- Nike Air Zoom Wildhorse 4
- Hiking boots
Nike Air Zoom Wildhorse 3
I’m showing my ignorance here, but until the last couple of years, I had no idea Nike were worth considering for long distance hiking. My lightweight pair of Nike running shoes were good for… running… as they let in a lot of air, but they’re not very durable and my toes try and poke through the top–successfully too. The Nike Air Zoom Wildhorse 3 shoes are built differently and have received a lot of great reviews. They’re strong and a bit more water resistant–but not to the point your feet cannot breathe. I didn’t buy this model and instead went with the Nike Air Zoom Wildhorse 4 shoes. You might still want to consider this–perhaps it’s cheaper or easier to get.
Salomon XA Pro
Salomon XA Pro shoes are quite popular and I’ve heard the female version is lighter than the male version. Initially I thought these were a great shoe from what I could tell. I had over one hundred miles on mine and wish I hadn’t bought them.
The toe box is heavily reinforced and if you’re like me where your big toe occasionally rises up when you walk, these should prevent your toe from ruining the material. These are the best shoes I’ve seen anywhere in that regard.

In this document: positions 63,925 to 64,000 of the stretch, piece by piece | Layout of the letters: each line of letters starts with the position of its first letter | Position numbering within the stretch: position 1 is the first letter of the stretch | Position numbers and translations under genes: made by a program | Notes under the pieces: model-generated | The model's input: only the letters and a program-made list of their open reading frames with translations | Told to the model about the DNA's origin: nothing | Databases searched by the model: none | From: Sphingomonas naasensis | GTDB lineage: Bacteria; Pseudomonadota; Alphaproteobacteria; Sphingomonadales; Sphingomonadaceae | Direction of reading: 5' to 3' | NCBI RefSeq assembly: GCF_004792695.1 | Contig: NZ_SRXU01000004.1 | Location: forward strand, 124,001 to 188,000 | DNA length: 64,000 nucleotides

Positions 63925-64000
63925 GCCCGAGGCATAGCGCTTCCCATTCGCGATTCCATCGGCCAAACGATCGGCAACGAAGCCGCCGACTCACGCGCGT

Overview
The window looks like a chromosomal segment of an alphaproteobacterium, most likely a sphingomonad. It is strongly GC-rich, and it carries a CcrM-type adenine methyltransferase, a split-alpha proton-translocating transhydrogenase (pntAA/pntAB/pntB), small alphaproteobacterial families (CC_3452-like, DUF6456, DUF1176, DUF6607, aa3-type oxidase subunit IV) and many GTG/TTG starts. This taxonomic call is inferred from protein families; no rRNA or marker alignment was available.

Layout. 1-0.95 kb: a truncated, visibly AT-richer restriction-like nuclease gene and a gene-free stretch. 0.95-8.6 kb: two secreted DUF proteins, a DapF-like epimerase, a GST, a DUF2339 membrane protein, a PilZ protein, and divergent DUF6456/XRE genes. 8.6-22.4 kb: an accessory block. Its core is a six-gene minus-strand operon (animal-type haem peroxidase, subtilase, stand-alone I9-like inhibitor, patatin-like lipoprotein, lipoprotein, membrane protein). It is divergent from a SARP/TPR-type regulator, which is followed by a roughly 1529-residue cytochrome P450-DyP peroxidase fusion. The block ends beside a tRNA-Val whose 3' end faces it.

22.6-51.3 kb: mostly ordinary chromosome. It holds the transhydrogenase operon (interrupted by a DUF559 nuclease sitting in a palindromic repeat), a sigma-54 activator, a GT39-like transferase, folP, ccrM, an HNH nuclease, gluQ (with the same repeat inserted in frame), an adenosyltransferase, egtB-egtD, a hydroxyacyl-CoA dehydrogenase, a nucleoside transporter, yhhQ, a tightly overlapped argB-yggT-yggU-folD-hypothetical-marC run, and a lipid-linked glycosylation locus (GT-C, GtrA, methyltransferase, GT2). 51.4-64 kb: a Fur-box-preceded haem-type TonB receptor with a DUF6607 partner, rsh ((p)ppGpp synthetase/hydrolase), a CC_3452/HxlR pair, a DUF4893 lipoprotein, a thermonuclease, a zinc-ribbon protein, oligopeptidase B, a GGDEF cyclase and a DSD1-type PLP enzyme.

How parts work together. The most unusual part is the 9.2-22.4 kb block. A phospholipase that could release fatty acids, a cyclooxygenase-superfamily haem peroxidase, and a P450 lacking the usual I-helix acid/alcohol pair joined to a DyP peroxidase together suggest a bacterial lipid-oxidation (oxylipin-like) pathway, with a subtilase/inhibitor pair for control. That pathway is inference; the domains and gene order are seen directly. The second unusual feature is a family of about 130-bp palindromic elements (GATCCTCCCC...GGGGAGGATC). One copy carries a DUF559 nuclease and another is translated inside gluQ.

The tread is a good material and depth, and the Salomon XA Pro 3D shoe has heavy reinforcements all around. The laces are an interesting idea and they work extremely quickly but I suspect you’ll be in trouble when the laces need replacing. I don’t like the design of the laces in all honesty–it looks like a problem waiting to happen.
- Incredibly good toe box and reinforcements that go quite far back, protecting the shoe from toe erosion (is that a thing?)
- Good tread material and tread depth.
- Smart reinforcements all around the shoe.
- Arguably a heavy shoe but it doesn’t feel too bad to me.
- The back of the shoe around the ankle isn’t as comfortable as the La Sportive Bushido.
- The lace design is pointlessly complicated.